The second chapter of the site-specific project SKIN TaSTE, curated by Adriana Rispoli for PortoFluviale, in Rome, in collaboration with Incontri Internazionali d’Arte and Banca Generali | Private Banking, features Flavio Favelli with the work Campioni, a large billboard of about 150 sqm, which covers the “skin” of PortoFluviale (the installation will be visible to the public until March 22, 2015, via del Porto Fluviale, 22).
Campioni presents a selection of images of some famous figurine (the stickers) that portray eleven football players while wearing the outfits of the AS Roma and the SS Lazio, that is to say, the players militated in both teams during their career.
DROME has gathered a dialogue between the curator and the artist.
Adriana Rispoli: Starting from everyday objects, Flavio Favelli always manages to awaken different emotions, to make us look at reality with different eyes, to stimulate our lazy conscience, extracting with almost elementary stratagems like football stickers sensations, altogether unexpected. With Campioni, more than ever though, the position of the audience is crucial in the reading of the work.
Is football a mere device for the dissemination of your work, that is to say, was it simply instrumental to the “representation” of a metaphor or is there a real interest on your part?
Flavio Favelli: There is real interest, I have been a great footballer, even though I didn’t play that much and never in an organized team, only when I was a child and only during the summer.
My affinity to the football comes from my visceral attachment to leather, which I then had to abandon; the image of football was too distant to the one my mother had for me, and I wasn’t strong enough to oppose myself; in some parts of the world, the image is everything.
Visceral as I’ve always felt a compulsion to the ball I would call erotic; dribbling lives in the realm of the senses.
AR: Lately it seems to me that you’re using different expressive codes, belonging to rather distant categories of costumes, such as pornography or precisely football, however united by being somehow impartial. Popular and very widespread. In this I find a desire for communication and especially the great virtue of being a vehicle for a democratic spread in a certain sense. Football and thereby the cheer, for example, is an admitted knowledge and shared by all social and cultural levels. Do you agree?
FF: I have an ambiguous relationship with football. I haven’t been to the stadium in almost thirty years, since May 29, 1985, when I assisted the match Juventus-Liverpool, at the Hysel stadium. Even though I wasn’t a supporter of Juventus, this was the first time I took an airplane.
I remember a goal scored by Falcao during Roma-Napoli in 83: I was sixteen years old, went to see a friend, Mario from Rome, and together with his grandfather we went to the stadium.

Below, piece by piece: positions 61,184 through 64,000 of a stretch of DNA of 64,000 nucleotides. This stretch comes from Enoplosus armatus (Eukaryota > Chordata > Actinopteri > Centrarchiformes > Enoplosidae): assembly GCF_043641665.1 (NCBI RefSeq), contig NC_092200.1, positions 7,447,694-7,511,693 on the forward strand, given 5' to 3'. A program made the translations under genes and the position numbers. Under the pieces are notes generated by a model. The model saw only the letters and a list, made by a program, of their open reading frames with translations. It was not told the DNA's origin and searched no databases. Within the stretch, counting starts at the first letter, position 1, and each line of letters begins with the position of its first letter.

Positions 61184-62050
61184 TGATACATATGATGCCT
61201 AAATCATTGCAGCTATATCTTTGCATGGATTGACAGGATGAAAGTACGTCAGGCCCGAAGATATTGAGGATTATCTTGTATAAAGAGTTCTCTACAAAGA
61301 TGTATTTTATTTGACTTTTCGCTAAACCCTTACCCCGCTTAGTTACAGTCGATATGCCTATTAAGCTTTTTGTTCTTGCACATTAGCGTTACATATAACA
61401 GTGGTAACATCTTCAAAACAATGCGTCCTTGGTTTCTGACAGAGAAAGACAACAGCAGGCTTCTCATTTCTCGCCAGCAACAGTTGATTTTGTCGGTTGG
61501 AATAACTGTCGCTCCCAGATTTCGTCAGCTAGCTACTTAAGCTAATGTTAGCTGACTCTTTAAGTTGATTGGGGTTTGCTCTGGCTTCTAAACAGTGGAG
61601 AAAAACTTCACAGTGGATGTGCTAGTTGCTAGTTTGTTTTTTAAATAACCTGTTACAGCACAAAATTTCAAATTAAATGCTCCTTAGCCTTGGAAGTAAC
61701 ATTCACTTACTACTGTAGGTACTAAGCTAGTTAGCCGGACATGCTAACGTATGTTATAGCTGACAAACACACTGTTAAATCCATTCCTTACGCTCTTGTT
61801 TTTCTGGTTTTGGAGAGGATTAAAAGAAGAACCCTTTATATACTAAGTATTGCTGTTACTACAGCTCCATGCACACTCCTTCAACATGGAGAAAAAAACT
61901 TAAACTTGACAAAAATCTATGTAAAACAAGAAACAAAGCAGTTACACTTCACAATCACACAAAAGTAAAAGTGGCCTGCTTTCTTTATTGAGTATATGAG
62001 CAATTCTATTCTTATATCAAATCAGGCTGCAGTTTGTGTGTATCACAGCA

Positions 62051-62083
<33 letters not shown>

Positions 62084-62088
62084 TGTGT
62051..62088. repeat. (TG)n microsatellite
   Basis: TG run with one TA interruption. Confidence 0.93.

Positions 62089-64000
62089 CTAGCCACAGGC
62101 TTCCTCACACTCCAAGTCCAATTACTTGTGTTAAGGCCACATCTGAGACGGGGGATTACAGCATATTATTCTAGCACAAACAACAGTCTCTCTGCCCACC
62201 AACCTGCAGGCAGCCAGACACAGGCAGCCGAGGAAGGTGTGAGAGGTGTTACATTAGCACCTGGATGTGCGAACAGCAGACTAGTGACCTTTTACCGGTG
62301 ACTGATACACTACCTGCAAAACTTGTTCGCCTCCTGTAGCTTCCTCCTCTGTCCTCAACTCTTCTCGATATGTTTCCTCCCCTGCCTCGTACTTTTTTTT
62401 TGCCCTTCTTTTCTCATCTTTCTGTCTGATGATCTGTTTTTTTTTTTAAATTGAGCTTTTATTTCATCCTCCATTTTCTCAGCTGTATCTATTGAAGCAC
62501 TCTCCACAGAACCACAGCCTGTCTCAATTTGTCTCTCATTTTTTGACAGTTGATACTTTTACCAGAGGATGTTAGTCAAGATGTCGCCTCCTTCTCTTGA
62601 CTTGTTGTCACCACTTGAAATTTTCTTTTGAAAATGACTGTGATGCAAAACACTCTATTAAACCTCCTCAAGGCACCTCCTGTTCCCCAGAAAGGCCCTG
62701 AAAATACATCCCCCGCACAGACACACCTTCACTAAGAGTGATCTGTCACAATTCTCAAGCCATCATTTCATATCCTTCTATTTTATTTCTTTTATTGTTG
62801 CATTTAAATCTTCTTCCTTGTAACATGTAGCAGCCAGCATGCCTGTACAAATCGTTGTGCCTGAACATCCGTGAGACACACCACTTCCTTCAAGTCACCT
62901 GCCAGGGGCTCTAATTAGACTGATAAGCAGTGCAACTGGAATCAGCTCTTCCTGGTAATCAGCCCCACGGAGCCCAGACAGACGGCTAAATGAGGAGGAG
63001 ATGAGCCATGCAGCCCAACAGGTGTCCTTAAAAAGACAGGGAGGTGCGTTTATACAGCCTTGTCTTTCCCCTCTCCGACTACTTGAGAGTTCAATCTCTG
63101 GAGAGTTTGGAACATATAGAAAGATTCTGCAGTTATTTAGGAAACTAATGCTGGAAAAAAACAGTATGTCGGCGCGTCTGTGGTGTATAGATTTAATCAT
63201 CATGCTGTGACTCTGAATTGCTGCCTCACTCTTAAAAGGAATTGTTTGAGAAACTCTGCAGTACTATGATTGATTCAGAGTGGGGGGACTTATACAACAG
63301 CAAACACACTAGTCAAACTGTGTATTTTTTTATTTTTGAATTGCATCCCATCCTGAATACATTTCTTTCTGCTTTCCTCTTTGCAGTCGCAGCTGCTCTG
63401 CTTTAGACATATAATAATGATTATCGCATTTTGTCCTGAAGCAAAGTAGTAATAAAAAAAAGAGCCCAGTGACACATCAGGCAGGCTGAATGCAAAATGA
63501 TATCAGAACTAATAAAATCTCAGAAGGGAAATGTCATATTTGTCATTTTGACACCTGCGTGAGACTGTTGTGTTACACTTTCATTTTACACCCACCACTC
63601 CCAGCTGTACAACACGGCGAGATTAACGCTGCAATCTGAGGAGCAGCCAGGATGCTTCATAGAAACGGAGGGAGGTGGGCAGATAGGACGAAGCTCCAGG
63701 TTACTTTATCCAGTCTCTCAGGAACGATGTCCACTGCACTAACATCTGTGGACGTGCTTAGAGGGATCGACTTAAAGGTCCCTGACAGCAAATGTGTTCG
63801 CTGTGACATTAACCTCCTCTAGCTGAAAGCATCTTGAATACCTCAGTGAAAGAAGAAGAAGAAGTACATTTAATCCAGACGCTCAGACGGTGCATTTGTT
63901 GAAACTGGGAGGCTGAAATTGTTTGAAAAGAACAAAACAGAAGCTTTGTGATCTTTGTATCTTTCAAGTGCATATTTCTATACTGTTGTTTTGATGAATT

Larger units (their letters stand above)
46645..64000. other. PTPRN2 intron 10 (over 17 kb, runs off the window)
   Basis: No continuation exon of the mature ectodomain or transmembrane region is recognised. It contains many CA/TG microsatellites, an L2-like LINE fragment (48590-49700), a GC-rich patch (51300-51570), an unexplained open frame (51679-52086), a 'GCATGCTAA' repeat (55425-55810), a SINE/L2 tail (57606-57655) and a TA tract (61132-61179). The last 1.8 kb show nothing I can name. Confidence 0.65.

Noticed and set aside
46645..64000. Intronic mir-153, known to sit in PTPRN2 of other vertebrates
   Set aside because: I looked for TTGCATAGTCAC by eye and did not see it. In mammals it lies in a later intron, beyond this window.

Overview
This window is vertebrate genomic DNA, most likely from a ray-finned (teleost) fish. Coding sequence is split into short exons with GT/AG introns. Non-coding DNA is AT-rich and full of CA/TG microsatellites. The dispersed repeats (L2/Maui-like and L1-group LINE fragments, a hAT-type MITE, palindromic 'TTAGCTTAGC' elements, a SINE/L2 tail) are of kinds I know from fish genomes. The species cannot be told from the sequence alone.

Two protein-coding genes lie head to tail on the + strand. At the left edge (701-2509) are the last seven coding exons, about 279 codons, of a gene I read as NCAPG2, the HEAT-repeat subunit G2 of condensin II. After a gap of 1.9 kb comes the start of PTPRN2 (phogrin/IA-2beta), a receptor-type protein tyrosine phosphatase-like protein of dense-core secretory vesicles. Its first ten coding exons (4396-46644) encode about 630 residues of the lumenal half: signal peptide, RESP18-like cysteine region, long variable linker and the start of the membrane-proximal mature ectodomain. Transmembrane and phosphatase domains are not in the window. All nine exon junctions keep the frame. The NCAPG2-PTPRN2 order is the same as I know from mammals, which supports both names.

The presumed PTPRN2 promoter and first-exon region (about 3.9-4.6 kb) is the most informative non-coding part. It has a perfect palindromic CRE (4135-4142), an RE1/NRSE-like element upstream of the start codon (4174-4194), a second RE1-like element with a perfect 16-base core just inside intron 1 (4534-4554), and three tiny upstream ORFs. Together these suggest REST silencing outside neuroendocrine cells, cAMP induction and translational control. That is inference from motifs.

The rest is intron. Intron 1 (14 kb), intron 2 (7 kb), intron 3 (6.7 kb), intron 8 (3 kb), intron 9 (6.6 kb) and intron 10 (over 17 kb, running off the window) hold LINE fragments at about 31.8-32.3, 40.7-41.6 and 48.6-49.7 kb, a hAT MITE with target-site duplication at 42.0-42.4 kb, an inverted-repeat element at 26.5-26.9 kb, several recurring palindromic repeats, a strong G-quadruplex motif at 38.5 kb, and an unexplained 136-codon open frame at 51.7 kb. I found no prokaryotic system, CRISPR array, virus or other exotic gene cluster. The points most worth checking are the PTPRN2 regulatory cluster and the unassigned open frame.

Recently I made a performance and tried to imitate Maradona, who during the warm-up before Stuttgart-Naples in 89, unconsciously, followed the rhythm of Live is Life, a hit in those years. This was probably the first time a football player danced on the field.
AR: How do you think the audience of a city like Rome will react to such a provocative and at the same time objective work? Will the audience be able to understand?
FF: I don’t think that this is a provocative work. It is an imaginary team that gathers 40 years of football, from my year of birth in 1967 until 2010.
The teams are eternal, but are made by players who keep on changing, and in the end football is a world of exes. In this case, changing the shirt is a rhetorical figure, it goes beyond the game, it is not a sport, but a mental reality.
It is frequent in Rome to find taxi drivers listening to the local radio stations of Roma or Lazio; they will never ask you if this bothers, as in Rome everything is more… heavy, the time and so the football. The symbols of the two teams, the myth of the Capitoline Wolf and the imperial eagle don’t belong to the game.
I don’t know if there is anything precise to be understood, like in my work in general, there are images that generate images. Perhaps a subject is the time that passes, inexorably… how young Manfredonia was when he played for Lazio!
AR: The selected players that appear in the blow-ups of the stickers, covering the Porto Fluviale like a new “skin”, in their double shirts and double faces, do they embody heroes or traitors? Or rather beyond that, is Campioni a tribute to memory? Almost a melancholic childhood memory? A work both public and private?
FF: The players are always champions (Campioni). Their portraits are on the “figurine” stickers, like pictures of saints, they are heroes sacrificing themselves for us, representing us, perhaps like soldiers.
It is the world of hymns, flags and uniforms, of rituals and myths. It is a world that in the end we are comforted by. At times I repeat the names of the seven Kings of Rome, but I remember better those of Italy world champion in 82.
Via del Porto Fluviale, 22
Rome, until March 22, 2015
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